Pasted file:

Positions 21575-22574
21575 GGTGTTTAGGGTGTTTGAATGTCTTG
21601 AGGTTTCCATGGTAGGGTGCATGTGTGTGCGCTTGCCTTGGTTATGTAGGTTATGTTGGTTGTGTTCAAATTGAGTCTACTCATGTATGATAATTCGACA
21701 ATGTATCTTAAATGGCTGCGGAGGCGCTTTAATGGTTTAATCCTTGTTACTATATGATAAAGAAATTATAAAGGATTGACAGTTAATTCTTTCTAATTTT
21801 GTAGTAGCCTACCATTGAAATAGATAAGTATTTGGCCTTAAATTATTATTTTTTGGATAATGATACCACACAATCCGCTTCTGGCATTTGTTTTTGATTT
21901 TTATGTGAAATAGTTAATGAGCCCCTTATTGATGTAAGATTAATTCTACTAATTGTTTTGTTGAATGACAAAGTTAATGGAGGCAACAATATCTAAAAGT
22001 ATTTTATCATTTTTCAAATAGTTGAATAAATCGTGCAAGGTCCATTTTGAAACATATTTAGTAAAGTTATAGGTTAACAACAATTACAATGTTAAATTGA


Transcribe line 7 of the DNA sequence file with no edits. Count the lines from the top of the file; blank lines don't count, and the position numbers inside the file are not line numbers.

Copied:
22001 ATTTTATCATTTTTCAAATAGTTGAATAAATCGTGCAAGGTCCATTTTGAAACATATTTAGTAAAGTTATAGGTTAACAACAATTACAATGTTAAATTGA